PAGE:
For the first time since 2016, U.S. corporate profits in the first quarter are expected to decline on a year-over-year basis. The rationale has many factors but largely boils down to foreign exchange risks and higher wages. While it is generally assumed that 2018 was a positive year for earnings, an analysis of true cash flows reveals a much different story.
Economic Earnings vs. Reported Earnings
Unlike reported per-share earnings, “economic earnings” reveal the true cash flow of an underlying business. Simply put, economic earnings are the amount of money a company expects to make assuming there are no changes in its capacity to do business.
As Forbes recently pointed out, publicly-traded U.S. companies saw their reported earnings grow 23% in 2018. But economic earnings expanded just 18%. Worst yet, economic earnings are said to have declined by 2% once the impact of the Trump tax cut is removed. (In 2018, President Trump’s Tax Cuts and Jobs Act came into effect, lowering the corporate income tax rate to 21% from 35% previously.)
Basically, without the tax cut, 2018 was a dismal year for corporate profits if we use the measure of economic earnings as our guidepost. But the picture is actually much worse than it appears to be.
Even if we don’t subtract the corporate tax relief, only two of 11 S&P 500 sectors reported significant growth on an economic earnings basis. Those two sectors were energy (a segment of the market that is rebounding from a multi-year collapse in oil prices) and information technology (the major driver of the bull market). Forbes crunched the numbers and found that these two sectors improved their economic earnings by up to $50 billion combined in 2018. The other nine sectors saw their economic earnings plunge by as much as $50 billion.
Big Tech Still Leads the Way
Not taking anything away from the energy-sector recovery, but economic earnings reveal that information technology is still the go-to segment for investors looking for big returns.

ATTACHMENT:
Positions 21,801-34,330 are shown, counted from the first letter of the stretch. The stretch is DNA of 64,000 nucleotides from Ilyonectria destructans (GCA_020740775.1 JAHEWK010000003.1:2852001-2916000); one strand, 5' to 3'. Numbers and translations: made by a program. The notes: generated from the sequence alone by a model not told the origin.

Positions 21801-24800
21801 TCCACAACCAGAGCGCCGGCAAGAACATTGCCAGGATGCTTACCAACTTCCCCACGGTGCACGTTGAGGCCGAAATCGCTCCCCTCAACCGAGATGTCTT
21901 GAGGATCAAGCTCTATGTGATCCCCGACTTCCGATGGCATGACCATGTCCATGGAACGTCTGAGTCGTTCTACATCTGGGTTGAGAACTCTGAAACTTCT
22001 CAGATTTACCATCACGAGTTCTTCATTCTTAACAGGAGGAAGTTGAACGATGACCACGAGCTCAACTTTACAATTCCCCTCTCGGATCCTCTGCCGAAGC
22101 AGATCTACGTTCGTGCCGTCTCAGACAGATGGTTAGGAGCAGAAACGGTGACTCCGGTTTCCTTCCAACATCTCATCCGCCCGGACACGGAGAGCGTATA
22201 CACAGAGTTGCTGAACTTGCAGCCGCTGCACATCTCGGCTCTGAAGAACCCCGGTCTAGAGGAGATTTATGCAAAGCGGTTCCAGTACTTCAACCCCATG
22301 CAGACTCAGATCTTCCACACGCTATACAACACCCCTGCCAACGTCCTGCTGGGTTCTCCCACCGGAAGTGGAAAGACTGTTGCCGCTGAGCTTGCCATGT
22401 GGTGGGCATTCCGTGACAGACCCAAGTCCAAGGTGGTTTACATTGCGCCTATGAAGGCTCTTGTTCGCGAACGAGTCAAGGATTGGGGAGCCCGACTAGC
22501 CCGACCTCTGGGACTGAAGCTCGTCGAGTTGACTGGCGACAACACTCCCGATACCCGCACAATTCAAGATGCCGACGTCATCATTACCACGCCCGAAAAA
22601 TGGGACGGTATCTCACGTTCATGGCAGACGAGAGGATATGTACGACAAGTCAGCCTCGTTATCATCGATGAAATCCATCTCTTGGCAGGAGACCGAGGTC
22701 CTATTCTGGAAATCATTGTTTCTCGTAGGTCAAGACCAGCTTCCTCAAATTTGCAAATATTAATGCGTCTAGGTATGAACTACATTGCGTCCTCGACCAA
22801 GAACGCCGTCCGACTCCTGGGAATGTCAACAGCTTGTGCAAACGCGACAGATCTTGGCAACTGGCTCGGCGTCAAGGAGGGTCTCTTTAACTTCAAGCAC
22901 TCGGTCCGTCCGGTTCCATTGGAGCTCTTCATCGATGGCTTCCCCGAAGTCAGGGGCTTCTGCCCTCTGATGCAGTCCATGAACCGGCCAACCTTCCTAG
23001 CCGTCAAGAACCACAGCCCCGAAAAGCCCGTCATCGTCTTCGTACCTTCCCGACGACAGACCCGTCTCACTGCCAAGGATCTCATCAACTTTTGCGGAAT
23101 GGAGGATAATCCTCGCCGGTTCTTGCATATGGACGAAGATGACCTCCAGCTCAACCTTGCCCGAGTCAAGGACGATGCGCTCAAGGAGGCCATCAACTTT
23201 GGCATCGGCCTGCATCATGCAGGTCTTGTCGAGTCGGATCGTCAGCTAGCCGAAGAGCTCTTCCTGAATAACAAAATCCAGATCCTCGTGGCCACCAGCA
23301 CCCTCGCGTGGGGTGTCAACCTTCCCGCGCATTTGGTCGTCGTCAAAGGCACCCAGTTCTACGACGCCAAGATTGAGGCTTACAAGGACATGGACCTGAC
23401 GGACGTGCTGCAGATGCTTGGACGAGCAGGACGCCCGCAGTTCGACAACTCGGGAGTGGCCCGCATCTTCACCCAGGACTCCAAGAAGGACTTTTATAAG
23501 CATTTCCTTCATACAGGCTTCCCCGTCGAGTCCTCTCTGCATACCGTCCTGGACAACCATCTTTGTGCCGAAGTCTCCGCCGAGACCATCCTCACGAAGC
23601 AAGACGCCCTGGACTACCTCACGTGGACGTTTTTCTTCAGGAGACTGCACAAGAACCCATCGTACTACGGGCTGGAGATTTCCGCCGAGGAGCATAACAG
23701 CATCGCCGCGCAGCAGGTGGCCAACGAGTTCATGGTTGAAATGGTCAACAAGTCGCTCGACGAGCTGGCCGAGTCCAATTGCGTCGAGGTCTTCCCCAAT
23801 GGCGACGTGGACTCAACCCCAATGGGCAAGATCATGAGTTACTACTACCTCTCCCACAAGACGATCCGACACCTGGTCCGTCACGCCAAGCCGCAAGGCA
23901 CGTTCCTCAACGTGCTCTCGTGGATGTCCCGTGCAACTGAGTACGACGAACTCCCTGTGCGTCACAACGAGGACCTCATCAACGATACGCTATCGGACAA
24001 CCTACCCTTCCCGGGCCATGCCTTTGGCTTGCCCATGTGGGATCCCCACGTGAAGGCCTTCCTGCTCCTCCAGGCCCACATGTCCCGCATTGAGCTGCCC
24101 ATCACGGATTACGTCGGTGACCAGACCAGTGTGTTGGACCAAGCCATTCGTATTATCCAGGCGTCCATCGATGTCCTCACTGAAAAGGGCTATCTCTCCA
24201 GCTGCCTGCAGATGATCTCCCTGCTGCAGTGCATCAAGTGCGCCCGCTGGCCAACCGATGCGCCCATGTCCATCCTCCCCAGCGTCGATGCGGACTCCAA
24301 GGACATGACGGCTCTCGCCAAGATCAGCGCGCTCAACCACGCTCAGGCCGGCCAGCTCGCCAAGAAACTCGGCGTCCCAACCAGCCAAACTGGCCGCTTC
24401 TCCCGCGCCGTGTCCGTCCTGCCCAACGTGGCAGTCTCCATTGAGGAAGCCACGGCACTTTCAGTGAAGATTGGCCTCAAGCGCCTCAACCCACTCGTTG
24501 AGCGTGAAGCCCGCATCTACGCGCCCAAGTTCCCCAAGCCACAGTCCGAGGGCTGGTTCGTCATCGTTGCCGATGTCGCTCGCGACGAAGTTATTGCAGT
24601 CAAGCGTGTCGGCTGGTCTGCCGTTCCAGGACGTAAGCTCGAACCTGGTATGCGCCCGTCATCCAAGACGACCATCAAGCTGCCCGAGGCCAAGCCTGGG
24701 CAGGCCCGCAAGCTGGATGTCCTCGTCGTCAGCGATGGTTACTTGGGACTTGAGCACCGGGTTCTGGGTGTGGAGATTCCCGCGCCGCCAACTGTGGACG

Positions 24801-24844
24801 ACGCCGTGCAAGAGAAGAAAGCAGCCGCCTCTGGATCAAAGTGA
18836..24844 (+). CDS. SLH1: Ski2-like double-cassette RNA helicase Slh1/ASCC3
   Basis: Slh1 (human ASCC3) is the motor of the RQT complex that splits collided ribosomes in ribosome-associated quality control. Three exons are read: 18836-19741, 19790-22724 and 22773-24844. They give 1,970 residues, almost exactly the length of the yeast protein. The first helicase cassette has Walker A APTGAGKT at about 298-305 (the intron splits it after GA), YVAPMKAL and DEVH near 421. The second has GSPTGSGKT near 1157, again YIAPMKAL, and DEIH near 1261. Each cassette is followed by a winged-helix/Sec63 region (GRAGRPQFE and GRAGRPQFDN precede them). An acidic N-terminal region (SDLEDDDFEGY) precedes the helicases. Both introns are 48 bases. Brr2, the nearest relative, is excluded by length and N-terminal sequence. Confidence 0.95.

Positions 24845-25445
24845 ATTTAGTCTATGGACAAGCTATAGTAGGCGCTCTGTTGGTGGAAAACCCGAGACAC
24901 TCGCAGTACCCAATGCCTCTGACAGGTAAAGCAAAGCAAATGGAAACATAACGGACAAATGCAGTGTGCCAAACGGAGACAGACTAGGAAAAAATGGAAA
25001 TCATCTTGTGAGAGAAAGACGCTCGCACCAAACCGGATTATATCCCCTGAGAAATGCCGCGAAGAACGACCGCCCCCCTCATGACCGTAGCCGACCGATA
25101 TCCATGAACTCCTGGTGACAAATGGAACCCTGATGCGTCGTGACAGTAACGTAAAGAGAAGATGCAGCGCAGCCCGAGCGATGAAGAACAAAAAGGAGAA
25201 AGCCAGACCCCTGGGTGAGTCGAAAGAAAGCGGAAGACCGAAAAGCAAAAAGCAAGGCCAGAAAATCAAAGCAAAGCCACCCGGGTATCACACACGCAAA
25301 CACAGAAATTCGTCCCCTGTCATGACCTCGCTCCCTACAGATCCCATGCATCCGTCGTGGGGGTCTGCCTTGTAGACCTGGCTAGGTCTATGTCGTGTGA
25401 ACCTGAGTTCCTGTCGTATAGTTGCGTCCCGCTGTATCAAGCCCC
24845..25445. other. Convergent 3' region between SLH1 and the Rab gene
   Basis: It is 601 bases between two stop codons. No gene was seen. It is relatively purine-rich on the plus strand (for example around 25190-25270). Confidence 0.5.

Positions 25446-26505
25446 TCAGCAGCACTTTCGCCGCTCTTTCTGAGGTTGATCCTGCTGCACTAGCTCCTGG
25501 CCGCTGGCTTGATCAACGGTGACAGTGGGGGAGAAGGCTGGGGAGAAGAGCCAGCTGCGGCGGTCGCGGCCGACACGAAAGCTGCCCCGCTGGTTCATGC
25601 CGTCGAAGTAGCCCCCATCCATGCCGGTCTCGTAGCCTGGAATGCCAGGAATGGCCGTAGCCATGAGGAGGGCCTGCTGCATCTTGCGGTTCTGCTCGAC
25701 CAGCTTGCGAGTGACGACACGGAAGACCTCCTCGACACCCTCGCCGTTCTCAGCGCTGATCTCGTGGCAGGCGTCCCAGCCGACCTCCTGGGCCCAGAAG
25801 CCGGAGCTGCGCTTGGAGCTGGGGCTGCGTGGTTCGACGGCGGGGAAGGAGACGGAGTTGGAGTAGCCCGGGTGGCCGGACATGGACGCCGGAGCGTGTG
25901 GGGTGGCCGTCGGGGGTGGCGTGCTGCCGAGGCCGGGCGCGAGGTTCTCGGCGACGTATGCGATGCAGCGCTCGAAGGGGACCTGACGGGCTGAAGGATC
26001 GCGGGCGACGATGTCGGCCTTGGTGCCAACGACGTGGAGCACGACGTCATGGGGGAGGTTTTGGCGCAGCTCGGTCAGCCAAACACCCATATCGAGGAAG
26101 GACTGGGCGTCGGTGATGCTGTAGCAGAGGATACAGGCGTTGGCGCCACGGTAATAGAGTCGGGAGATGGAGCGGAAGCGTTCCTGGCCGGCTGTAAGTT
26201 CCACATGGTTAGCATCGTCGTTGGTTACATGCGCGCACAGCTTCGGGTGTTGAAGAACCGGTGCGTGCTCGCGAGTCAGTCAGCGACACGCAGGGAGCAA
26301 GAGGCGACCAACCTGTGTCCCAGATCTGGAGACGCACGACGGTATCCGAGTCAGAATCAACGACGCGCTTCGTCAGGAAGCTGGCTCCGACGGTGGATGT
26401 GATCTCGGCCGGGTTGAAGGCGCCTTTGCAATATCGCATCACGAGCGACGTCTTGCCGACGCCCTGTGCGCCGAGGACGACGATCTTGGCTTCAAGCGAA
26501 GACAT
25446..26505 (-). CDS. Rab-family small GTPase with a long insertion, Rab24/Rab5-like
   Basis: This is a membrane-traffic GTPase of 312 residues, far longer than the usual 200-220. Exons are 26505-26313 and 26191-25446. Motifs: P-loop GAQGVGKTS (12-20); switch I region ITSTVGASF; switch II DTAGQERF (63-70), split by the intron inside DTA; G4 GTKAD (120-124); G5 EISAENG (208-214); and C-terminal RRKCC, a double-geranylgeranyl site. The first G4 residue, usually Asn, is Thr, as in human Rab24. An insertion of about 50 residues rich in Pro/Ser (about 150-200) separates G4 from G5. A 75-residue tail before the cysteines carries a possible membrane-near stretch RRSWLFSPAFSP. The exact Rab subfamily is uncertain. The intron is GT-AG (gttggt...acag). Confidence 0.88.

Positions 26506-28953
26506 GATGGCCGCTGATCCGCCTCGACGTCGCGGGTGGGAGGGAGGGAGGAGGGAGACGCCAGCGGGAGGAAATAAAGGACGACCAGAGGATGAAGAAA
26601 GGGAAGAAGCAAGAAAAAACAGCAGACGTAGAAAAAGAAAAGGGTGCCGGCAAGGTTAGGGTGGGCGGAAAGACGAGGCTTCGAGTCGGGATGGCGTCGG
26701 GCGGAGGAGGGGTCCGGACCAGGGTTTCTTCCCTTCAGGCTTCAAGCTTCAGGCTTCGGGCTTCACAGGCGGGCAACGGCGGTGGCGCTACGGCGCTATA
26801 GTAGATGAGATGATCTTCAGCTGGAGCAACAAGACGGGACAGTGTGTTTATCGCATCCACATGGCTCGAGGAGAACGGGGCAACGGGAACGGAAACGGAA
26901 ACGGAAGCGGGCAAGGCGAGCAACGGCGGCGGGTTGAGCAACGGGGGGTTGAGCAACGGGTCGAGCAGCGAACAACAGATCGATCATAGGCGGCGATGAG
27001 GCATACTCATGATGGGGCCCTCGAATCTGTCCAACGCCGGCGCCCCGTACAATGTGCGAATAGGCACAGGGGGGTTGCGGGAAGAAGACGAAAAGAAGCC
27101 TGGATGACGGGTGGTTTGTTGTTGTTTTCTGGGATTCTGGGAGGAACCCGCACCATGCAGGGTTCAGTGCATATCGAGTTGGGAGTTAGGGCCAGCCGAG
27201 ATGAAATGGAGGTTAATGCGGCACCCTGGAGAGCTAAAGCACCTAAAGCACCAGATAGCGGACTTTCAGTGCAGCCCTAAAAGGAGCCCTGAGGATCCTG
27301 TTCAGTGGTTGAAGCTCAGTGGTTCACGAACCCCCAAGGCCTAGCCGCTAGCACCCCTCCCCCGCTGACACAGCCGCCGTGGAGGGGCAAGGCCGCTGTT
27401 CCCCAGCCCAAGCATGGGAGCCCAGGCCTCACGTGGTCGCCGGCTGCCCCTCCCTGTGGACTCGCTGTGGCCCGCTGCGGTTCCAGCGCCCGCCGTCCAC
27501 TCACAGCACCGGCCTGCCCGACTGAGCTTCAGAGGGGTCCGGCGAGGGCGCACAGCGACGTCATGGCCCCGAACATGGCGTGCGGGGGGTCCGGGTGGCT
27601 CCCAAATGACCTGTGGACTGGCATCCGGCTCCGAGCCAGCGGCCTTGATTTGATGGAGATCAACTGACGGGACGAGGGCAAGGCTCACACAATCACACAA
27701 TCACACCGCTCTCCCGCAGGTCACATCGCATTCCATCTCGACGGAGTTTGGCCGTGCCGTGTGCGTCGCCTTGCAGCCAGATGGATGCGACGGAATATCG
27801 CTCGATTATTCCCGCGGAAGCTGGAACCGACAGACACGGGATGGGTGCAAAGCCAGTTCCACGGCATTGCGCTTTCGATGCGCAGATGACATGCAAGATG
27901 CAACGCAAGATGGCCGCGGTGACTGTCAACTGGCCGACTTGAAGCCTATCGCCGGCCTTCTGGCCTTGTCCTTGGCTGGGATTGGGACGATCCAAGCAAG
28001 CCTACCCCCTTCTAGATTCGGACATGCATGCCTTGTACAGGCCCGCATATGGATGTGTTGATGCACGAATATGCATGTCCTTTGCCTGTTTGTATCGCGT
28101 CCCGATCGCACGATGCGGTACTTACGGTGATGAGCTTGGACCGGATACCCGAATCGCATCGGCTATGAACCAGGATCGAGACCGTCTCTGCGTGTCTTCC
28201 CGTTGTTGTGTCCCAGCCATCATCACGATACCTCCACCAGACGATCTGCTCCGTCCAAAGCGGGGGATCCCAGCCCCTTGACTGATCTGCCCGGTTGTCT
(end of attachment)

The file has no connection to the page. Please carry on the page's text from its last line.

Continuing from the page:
Using economic earnings as our guidepost, it’s easy to conclude that investors should be pouring more money into energy and information technology shares. But as we touched upon earlier, energy stocks remain highly volatile and in a state of constant flux over oil prices and the impact of renewable energy on fossil fuel consumption. Case in point: the International Energy Agency (IEA) expects there to be anywhere from 125 million to 220 million electric vehicles on the road by 2030.
Information technology has also experienced its fair share of volatility amid sharp cyclical rotations in recent years. However, on the whole, it remains one of the most consistent in terms of innovation, scalability, and economic earnings.
Even within tech, investors need to tread carefully. In 2018, all of the economic earnings in technology came from 25 of 430 companies. As Forbes notes, just four of these companies – Micron (MU), Apple (AAPL), Microsoft (MSFT), and Facebook (FB) – accounted for more than half of the sector’s economic earnings growth.
Investors unwilling or unable to buy big-ticket tech stocks can still diversify into small and micro-cap companies. The TSX Venture Exchange and Nasdaq Composite Index are home to several budding companies focused on emerging technologies such as artificial intelligence, robotics, big data, and cleantech. Below is a rundown of some resources that can help you get started:
- 3 Cheap Canadian VR Stocks for the Soon-to-Be $560B Market
- 2 Tech Stocks that Could Cash in on Canada’s Marijuana Boom
- 3 Mid-Cap Nasdaq Stocks for Your Portfolio
- 2 Canadian Cleantech Stocks with Explosive Growth Profiles
- 5 Canadian Small-Cap Stocks to Watch (March 2019)
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